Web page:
THE controversial decision to fluoridate Hampshire tap water will go back to the High Court later this year.
A date in June has been set for an application by Southampton mum Gerri Milner to appeal against part of the ruling that South Central Strategic Health Authority was right to approve the scheme.
Since winning the judicial review case in February, the authority has vowed to press ahead with its plans, affecting nearly 200,000 residents in parts of Southampton, Eastleigh, Totton, Netley and Rownhams.
Ms Milner last night said she believes it is “ridiculous”
that the body has restarted work on fluoridation despite the on-going court challenge, and government plans to scrap all strategic health authorities as early as next spring.
Her legal team, led by Sean Humber from Leigh Day solicitors in London, has lodged an appeal arguing the SHA did not properly evaluate the evidence for and against adding fluoride to tap water before its 12- man board unanimously approved the scheme in February 2009.
The plans had been on hold since June that year, when Ms Milner first applied for a judicial review, but earlier this year Mr Justice Edward Holman ruled the law states the SHA was not required to follow public opinion in reaching its decision.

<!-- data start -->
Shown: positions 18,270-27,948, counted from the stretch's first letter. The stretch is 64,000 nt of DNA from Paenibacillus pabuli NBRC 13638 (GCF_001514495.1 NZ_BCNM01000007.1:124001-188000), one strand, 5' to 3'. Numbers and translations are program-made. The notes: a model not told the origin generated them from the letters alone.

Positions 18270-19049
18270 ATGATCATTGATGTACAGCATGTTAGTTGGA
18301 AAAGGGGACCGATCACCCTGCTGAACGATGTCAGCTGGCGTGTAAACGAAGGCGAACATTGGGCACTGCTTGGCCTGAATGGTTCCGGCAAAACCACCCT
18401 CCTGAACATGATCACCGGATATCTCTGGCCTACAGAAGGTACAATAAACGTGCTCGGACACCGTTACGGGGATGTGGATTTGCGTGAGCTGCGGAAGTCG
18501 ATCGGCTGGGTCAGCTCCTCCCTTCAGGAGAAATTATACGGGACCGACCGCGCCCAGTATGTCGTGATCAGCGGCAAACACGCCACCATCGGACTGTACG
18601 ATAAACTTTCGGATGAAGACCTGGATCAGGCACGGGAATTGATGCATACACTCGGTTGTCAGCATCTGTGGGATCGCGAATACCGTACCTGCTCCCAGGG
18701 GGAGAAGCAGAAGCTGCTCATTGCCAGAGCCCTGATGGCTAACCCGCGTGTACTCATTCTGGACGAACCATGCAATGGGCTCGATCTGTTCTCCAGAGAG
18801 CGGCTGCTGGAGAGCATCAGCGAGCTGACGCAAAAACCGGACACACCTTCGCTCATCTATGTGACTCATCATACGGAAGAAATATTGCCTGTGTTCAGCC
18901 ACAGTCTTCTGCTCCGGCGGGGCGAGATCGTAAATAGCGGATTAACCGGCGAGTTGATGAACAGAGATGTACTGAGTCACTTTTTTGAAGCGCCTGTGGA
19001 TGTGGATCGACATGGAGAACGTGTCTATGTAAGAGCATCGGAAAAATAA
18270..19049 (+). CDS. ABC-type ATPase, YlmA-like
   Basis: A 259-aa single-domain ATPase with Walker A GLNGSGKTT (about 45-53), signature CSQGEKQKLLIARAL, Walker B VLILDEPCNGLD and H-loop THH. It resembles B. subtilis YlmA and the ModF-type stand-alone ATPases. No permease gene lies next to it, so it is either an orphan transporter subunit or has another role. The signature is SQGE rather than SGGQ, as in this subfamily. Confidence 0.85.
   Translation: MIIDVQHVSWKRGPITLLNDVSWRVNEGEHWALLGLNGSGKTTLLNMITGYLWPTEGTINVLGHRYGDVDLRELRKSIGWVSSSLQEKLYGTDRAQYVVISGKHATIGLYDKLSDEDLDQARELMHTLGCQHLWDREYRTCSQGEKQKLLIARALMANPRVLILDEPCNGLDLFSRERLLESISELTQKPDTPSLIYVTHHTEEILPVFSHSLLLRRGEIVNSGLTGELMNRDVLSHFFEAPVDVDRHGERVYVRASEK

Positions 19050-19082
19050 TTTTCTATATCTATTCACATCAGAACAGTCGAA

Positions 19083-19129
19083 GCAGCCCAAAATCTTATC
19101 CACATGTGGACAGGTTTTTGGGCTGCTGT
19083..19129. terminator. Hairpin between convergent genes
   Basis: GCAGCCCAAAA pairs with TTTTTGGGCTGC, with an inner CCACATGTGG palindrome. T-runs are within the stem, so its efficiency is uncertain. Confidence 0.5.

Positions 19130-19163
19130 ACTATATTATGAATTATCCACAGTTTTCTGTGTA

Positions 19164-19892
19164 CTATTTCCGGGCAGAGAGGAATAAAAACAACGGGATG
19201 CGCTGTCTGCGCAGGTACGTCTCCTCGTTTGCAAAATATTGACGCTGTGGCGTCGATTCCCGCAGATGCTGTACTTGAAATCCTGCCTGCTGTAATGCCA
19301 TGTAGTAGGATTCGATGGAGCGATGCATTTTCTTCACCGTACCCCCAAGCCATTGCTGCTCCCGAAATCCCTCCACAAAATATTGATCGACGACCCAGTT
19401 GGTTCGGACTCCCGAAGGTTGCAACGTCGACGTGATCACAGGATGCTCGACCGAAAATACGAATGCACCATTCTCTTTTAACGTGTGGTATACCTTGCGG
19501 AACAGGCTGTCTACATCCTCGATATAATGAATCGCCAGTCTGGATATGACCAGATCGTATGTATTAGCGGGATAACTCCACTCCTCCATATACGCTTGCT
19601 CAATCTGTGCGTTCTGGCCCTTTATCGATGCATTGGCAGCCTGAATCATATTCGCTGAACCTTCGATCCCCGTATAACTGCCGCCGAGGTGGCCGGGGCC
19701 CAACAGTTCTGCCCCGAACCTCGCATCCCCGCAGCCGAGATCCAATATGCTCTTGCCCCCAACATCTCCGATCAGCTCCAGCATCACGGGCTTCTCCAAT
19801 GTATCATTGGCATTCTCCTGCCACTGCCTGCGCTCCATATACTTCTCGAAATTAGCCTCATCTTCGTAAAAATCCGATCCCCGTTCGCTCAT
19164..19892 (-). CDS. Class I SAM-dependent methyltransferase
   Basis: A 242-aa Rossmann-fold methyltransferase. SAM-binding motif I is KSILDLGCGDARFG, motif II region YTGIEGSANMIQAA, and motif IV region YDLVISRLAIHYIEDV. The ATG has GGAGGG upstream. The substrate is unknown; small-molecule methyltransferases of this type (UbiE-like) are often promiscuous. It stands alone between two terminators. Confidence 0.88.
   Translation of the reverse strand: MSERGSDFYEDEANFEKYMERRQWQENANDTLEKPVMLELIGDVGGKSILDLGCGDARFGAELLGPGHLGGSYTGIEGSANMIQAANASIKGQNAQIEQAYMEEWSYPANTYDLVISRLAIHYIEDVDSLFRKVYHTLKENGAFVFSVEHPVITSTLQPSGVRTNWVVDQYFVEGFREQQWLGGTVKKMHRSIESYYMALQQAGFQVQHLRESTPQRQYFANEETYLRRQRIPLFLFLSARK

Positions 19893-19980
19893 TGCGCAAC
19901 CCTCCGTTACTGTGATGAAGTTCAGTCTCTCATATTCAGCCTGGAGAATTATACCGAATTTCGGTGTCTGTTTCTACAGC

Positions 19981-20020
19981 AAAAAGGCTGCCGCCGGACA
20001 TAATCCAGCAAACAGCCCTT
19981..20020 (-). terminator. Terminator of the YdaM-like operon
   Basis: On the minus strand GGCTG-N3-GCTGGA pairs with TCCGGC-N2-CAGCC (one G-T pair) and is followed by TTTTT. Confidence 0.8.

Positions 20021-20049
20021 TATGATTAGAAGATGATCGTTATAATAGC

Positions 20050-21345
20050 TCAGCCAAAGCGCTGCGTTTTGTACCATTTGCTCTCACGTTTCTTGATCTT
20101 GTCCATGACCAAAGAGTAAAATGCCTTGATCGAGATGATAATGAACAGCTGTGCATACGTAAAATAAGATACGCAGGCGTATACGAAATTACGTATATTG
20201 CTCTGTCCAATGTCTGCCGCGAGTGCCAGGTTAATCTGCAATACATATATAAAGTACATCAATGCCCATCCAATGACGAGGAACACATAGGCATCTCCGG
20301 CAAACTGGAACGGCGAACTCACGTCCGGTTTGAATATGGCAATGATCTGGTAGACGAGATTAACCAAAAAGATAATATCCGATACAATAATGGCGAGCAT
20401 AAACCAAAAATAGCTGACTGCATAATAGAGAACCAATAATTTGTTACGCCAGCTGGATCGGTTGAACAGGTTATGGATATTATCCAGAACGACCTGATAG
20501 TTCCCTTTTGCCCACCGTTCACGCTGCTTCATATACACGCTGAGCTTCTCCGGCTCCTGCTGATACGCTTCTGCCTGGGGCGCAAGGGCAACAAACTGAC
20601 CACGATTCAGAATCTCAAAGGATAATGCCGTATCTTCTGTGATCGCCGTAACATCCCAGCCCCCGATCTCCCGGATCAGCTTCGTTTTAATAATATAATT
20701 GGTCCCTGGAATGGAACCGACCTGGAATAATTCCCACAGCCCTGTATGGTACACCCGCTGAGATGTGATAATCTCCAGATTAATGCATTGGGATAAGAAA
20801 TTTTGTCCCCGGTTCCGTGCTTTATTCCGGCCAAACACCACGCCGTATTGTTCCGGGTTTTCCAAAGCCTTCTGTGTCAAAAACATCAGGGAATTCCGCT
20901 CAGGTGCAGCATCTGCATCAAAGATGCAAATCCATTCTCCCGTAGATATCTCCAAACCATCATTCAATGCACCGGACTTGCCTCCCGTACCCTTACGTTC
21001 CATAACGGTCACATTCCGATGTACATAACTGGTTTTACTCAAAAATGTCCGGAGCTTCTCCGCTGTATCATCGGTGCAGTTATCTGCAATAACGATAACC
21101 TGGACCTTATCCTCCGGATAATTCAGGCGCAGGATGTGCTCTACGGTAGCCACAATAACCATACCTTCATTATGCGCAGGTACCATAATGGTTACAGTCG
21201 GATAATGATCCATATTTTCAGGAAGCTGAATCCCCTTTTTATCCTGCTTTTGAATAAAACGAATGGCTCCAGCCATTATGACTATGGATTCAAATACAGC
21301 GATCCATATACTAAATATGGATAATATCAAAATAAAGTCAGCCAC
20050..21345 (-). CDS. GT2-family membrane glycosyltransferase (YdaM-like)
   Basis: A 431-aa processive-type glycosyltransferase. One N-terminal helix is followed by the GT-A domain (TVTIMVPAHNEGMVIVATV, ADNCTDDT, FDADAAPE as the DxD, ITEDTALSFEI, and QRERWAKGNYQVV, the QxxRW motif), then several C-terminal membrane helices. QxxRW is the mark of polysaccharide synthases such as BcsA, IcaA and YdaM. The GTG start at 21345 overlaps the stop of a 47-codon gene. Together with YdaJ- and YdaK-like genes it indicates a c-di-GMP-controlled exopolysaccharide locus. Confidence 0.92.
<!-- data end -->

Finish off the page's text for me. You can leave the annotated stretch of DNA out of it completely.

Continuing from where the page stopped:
During a public consultation, more than 10,000 people gave their views on the plans, with 72 per cent saying they were opposed.
The judge also refused Ms Milner permission to have a full judicial review into the way the health authority evaluated evidence before giving the scheme the green light.
At the two-day hearing at the Royal Courts of Justice in January, it was claimed that not all board members had been properly informed of detailed arguments put forward in opposition, including those of Hampshire Against Fluoridation and Hampshire County Council.
Ms Milner told the Daily Echo last night she is determined to fight the plans through the courts.
She said: “It makes me so angry. Clearly they shouldn’t do it while there’s still legal proceedings against them.
“It’s so undemocratic. I don’t think they’ve assessed either side properly.”
An authority spokesman said: “The SHA remains satisfied that water fluoridation is a safe and effective way to improve the dental health of children in the Southampton area.
“The SHA will work with the water authority on developing an implementation plan and it is likely to be a number of months before the necessary plant and machinery is constructed, operational and ready to commence the process of adding fluoride to the water supply.”
The application to appeal has been listed for a short hearing on June 16.